December 31, 2017: In the past, I have ranted on this blog about insect pests, and one might think I was a bugaphobe and entertained anti-entomological sentiments. But I keep bees, which can be a disheartening labor of love, and realize the problem of declining pollinator populations. However, it seems insect decline goes farther than just honeybees and monarch butterflies.

Malaise trap used in surveysMalaise trap used in surveysA recent article in a scientific journal has created a rather shocking revelation that perhaps most of the insect world may be suffering decline. The article reports the findings of a survey of flying insects in 63 nature preserves in Germany over a period of 27 years. It reports a decline of insect biomass (all bugs caught in the survey traps) of more than 75%. Now when you consider that 70% of the entire animal kingdom is comprised of insects, that 60% of birds rely on insects for food, that 80% of wild plants rely on them for pollination . . . well, that seems kinda serious. Like maybe a big change is happening?

What's causing this decline? That is not so clear and it seems evident, from the literature, that there is no one factor responsible. Of the usual culprits - habitat loss and change, climate change, pesticides - no one seems to stand out. The researchers found that decline in this survey happened regardless of habitat type, climate variations, or temperature and could suggest a larger overall reason.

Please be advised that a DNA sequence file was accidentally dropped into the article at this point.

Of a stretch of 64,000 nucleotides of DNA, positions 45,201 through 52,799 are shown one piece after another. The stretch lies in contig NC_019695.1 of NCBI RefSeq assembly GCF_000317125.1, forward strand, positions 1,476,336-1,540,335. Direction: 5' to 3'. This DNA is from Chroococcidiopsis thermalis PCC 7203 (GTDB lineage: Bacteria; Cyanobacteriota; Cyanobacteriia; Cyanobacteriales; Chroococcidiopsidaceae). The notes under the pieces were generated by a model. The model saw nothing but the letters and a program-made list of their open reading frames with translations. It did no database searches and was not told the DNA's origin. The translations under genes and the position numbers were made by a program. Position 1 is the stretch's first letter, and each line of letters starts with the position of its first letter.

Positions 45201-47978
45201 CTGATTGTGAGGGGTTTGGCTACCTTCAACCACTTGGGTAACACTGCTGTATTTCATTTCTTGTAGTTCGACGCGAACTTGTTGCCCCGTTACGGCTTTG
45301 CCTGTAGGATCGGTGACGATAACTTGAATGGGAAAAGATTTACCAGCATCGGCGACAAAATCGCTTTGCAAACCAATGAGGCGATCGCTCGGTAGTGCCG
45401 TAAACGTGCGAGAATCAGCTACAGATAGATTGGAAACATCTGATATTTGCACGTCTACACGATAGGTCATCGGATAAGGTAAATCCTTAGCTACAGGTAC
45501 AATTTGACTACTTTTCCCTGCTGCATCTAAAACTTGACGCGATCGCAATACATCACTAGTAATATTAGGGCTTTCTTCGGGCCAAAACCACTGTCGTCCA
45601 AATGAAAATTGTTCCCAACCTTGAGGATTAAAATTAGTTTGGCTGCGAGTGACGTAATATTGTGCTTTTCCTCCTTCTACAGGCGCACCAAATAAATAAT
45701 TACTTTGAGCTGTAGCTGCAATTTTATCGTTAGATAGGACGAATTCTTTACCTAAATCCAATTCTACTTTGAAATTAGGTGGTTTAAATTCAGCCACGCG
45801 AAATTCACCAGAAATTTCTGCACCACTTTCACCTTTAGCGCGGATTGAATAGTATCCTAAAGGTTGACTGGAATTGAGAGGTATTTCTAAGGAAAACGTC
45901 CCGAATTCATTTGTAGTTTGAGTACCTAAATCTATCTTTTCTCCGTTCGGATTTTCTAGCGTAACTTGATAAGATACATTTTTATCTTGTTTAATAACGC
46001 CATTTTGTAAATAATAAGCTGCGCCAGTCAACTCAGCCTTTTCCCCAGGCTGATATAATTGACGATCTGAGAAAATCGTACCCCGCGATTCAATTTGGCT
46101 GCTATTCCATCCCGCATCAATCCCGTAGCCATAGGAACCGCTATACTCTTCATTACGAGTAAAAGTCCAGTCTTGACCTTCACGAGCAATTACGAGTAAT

There are some scientists that believe we are entering into the sixth mass extinction event. I guess we were out of town for the first five. Another recent survey of population declines looked at a much broader range of species and estimated that 30 percent of all land vertebrates — mammals, birds, reptiles and amphibians - are suffering from dramatic population declines. Species extinction rate for the past 100 years has been 200 species/100 years. "Normal" extinction rate in the past has been 2 species/100 years.

The good news is that humans don't seem to be declining in population and I'm going to be giving thanks this New Year for not being extinct. What can we do for our other biomass brothers or sisters? That is an urgent question for us all, and I, for one, am going to go mix a stiff drink, turn up the heat and maybe watch reruns of the Brady Bunch while thinking about that. Happy New Year to you and your species!

For more info to dampen your revels:


F & P